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Homosexuality and the Bible

The following e-mails are commenting on the items on homosexuality listed at Ethics: Homosexuality. The e-mailers' comments are in black and enclosed in "greater than" and "lesser than" signs. My comments are in red.

>I would not dream of accusing you of being homophobic, as I think it is a word that has become somewhat meaningless due to overuse by various fanatics. I do, however, disagree with your opinion of how sure we can be of what the scriptures say. I would like you to consider some other arguments against the idea that God has condemned homosexual behavior.< 

In my articles and personally I have carefully exegeted the relevant passages. And it is on the basis of that study that I voice my opinions.

> When arguing for the inerrancy of the bible you have listed a great many places in the bible where it is said "this is the word of God". But how do we know what should be considered scripture and what should not? Not every book claims to be part of scripture. And would it not be true that a false work could falsely claim to be the word of God? There does not appear to be any holy power that prevents people from writing false works that claim to be the truth.<

But there is the teaching that ALL Scripture is inspired by God (2Tim 3:16). And the 66 books of the Bible are considered to be Scripture by all churches.

> Also being a "Saint" does not necessarily mean that everything that person has said or written is the word of God.< 

But God would have providentially caused that only the inspired utterances are included in Scripture.

> Could not some (or even all?) of Paul's writings be his personal opinions and not revealed truth?<

No, as they would never have been accepted as Scripture if they were.

> Additionally it seems from my reading of history that Emperor Constantine choose some if not all of the manuscripts that eventually became the bible. For someone like myself it is very difficult to have faith in a written work that is likely to have been created for political reasons rather than faith.<

I don't know what you have been reading, but Constantine had nothing to do whatsoever with the choosing of the canon. He was involved at the Council of Nicea, but that concerned a totally different matter.

The canon was chosen by the consensus of the churches of the early centuries. 20 of the 27 NT books were accepted without question. The seven that were debated were eventually accepted by recognized criteria used to determine what was canon and what was not, such as: was it written by an apostle or an associate of an apostle? Does it agree with what has already been revealed? Is it universally known and accepted by at least some churches in all areas? Books that were rejected did not meet these criteria.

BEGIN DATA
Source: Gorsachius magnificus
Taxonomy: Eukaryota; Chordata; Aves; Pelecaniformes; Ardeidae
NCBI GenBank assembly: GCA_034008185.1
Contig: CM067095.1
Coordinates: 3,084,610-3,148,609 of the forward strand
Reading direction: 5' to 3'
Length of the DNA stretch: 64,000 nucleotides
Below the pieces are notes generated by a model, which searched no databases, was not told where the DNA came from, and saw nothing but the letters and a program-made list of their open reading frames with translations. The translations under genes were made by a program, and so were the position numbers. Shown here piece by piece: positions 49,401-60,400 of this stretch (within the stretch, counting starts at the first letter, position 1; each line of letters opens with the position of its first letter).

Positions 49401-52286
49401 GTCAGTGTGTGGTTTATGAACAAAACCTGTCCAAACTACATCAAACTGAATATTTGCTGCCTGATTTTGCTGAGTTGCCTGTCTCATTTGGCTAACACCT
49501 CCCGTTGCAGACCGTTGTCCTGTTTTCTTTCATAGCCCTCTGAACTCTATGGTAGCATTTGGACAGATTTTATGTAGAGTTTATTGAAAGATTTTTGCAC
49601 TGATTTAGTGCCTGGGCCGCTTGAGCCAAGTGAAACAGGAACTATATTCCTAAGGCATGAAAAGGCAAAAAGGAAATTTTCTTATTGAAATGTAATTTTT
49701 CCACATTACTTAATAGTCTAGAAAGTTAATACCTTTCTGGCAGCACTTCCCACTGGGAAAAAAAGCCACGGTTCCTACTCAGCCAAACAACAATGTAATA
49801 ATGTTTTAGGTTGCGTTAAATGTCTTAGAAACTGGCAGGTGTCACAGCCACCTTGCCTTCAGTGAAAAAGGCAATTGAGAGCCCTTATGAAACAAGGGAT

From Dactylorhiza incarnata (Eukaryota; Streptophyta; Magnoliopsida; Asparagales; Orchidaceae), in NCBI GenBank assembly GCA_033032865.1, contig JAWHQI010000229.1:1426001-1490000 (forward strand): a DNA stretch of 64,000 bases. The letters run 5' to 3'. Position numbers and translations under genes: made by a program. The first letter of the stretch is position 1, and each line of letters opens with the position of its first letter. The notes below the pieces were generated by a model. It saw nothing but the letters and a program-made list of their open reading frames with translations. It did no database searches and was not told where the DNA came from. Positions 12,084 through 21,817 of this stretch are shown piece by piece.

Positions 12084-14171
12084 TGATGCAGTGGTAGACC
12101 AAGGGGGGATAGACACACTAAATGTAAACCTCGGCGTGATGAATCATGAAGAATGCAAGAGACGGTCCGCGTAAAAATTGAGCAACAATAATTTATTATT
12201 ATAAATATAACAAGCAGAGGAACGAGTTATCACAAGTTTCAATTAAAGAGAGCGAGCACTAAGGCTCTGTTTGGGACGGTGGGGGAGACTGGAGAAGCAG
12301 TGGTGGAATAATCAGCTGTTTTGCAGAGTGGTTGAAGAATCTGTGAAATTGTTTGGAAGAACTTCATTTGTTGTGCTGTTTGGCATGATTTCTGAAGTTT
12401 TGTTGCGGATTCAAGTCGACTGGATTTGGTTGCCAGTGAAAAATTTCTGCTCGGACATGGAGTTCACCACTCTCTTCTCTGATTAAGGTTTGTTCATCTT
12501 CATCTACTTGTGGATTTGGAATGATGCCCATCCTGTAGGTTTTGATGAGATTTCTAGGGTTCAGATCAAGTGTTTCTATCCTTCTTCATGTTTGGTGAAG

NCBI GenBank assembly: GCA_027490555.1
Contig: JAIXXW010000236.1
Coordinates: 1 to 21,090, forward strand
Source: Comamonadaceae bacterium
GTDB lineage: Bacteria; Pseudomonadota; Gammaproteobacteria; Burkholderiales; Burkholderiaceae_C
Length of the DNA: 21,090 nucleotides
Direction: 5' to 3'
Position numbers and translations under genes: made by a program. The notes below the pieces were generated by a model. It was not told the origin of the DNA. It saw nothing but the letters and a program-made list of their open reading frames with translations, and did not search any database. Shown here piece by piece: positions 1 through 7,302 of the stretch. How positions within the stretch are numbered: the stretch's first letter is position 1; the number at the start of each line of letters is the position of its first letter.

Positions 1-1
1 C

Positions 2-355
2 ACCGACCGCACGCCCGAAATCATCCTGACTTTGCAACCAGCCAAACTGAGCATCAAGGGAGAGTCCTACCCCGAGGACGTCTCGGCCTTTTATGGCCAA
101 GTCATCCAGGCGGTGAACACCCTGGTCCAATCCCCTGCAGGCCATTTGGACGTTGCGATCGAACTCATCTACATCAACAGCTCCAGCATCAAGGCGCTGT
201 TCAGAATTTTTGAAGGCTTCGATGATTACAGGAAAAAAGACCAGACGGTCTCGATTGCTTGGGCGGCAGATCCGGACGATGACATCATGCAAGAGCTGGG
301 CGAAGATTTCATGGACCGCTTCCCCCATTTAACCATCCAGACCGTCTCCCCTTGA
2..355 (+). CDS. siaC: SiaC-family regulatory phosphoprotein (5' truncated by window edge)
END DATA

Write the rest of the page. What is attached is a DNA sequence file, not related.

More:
Furthermore, God was providentially overseeing the process so that the books He wanted in the Bible we included, and the ones He did not, were excluded.

> My second nit to pick is that if we were to rely only on those accepted gospels of Jesus (Matthew, Mark, Luke, and John) there is no condemnation of homosexuality. If this was something of critical importance to God would not he have said it while he was on earth? Since he did not might it not be reasonable to regard the passages against homosexuality in the old testament in the same light as that of those on dietary laws?<

Given the OT condemnations of homosexuality, there was not widespread and "open" homosexual conduct among Jews in Israel, and it was to Jews that Jesus focused His ministry. So it would have been irrelevant for Him to have discussed the matter.

However, there was widespread and open practice of homosexuality among Gentiles. So when the Gospel reached these lands, then homosexuality had to be addressed. So it is simply the historical background that tells us why homosexuality is not mentioned by Jesus but is by Paul, the "apostle to the Gentiles."

> Also in your argument of equating homosexual urges with urges to commit premarital sex I think you make an error. The difference is that heterosexuals have a way to make sexual union permissible through marriage.<

But marriage is not open to all heterosexuals for a variety of personal reasons. But they are still required to refrain from sexual activity.